The Mauritius meeting of CAPA rightly focused on the challenges facing the continent: poverty, war, injustice, debt, natural disaster. But there was no appeal for pity, but rather for the Churches to work for transformation as never before; to share the good news with renewed energy and sensitivity in the face of religious pluralism, growing materialism, and educational challenge. For the sake of all this, we were reminded again and again to “Rejoice in the Lord always!”
How sad, though, that the fractures of the Communion’s struggles over sexuality kept appearing, in an attempt to persuade the meeting to adopt an entrenched line in response to the US Bishops’ statement from New Orleans (News, 28 September).
How sad that whenever we looked at a document, we found it had been drafted by a Western pen. How sad that paragraphs appeared in the draft communiqué that spoke of matters that had not even been debated. And how encouraging it was that the meeting roundly threw them out, and left the issue of sexuality to the Primates.
How rich an experience it was to share the diversity of fellowship across the continent and beyond. How humbling to see the concerted attempts by many delegates to build a sense of community across the traditional lines of high or low church, pro- or anti-Lambeth 2008 — delegates younger and older, female (well, a few), and male. Here was a mature Church, in creative dialogue with itself, on matters of importance.
While there was a concerted attempt to get both the Council and the CAPA Primates to take a firm stand with the “Global South” and against Lambeth, this was clearly not the mood of the meeting. Their concern was an African agenda. Yes, the majority take a conservative view on the sexuality debate, but there was much talk over coffee and tea about the pressure being exerted by the US conservatives (who were very visibly present at the meeting) to “keep CAPA on board”. Many resented this, even those who would sympathise with the position.
Many delegates still have had very little opportunity to enter into informed discussion with those from cultures other than their own. They all stand for the truth of the Bible, but do not realise that others with the same high view of scripture can come to different conclusions. There is still a long journey ahead for the listening process.
There were moments of deep thoughtfulness, as the meeting listened to the Archbishop of York. He spoke gently yet powerfully of what it means for him to be an African, but above all, a follower of Christ; and of his belief that the Communion would be the poorer without the wisdom of a strong African presence at Lambeth. For a moment, we rose above politics. It was a moment of real encounter.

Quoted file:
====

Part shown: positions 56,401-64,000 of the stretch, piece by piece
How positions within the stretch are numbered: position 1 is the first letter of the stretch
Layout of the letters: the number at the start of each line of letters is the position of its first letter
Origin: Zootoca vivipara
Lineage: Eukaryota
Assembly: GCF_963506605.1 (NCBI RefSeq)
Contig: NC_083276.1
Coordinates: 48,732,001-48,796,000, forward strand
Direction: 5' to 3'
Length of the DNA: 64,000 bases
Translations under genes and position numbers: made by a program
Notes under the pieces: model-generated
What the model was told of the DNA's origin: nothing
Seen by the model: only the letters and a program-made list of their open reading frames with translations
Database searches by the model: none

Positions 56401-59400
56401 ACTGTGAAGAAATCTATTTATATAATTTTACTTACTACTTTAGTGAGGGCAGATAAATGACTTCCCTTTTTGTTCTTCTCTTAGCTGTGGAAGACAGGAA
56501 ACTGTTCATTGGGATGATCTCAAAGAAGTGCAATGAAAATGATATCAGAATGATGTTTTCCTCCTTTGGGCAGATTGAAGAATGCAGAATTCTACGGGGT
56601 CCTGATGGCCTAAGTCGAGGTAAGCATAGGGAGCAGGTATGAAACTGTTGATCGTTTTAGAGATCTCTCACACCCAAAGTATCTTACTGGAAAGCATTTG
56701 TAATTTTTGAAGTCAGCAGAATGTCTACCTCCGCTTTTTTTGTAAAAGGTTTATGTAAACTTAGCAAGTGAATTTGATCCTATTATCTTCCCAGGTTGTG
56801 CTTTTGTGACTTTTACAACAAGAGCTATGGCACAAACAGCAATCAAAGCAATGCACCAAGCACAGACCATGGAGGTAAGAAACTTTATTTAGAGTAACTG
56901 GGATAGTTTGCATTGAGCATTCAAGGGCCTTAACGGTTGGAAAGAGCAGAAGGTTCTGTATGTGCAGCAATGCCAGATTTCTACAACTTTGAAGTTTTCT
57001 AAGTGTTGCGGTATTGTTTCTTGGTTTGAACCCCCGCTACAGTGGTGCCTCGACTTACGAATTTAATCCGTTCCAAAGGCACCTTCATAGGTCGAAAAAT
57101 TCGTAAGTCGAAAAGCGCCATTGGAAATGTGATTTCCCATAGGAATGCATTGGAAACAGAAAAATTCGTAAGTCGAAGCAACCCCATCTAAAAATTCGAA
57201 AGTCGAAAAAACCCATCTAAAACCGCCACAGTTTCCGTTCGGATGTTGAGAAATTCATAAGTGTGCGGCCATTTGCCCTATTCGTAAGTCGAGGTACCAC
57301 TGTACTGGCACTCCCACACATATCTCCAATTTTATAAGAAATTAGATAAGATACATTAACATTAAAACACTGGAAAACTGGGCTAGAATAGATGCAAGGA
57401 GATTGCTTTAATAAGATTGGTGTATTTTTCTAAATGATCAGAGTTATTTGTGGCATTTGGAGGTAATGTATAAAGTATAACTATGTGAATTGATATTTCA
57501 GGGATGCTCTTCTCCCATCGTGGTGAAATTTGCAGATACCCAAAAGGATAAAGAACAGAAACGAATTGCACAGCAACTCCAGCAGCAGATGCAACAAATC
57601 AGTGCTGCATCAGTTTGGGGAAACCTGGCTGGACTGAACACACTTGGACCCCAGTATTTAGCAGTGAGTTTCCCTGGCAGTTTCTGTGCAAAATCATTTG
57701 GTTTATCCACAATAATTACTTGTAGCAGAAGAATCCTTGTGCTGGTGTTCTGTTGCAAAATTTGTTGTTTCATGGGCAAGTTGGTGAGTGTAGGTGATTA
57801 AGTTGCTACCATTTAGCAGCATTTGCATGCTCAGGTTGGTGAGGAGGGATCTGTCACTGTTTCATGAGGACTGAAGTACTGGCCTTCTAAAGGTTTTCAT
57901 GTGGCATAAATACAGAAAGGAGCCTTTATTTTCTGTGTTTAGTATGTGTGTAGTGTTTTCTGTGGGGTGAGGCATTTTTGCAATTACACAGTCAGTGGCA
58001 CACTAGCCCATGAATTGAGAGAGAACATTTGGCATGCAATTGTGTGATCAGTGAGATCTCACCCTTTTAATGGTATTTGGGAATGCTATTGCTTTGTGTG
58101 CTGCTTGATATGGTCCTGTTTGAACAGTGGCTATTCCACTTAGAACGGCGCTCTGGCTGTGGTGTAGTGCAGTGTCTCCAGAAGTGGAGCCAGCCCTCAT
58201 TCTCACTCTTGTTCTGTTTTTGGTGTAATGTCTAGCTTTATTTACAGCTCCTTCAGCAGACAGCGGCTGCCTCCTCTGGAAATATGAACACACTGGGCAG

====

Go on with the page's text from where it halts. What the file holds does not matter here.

There were moments of excitement, too, as Archbishop Akinola preached simply at the dedication of a new outreach centre about the gift of Christian joy.
Yet the mood of the meeting was expressed most strongly when the final communiqué, which, it appeared, had been drafted largely by the Rt Revd Martyn Minns, was discussed. Its many references to the sexuality debate, which had simply not been discussed, were voted off.
The final act of the meeting was to elect new officers, as the four-year term of the Most Revd Peter Akinola, the Primate of Nigeria, came to an end. After a closed debate, white smoke finally emerged, and the new chairman was announced: the Most Revd Ian Ernest, Archbishop of the Indian Ocean, with the Most Revd Emmanuel Kolini, Archbishop of Rwanda, as his vice-chairman.
The other newly-elected members of the standing committee indicate a subtle shift away from the fusion of Global South and CAPA agendas, to a group more concerned to focus on the needs of the continent and islands, and to offer a lead perhaps based more on reconciliation and dialogue than confrontation.
The communiqué that the Primates of the provinces issued separately remains a strong statement. It rejects the US Bishops’ response from New Orleans as inadequate, and calls for the Lambeth Conference to be postponed.
Yet this needs to be understood in the light of a much stronger agenda brought by the outgoing leadership group, which was tempered by the incoming team. It needs to be read alongside the personal statement issued by the incoming chairman, Archbishop Ernest, where the little word “reconciliation” appears like a seed in the desert sand.
The Revd Edgar Ruddock is International Relations Director and a Deputy General Secretary of USPG: Anglicans in World Mission.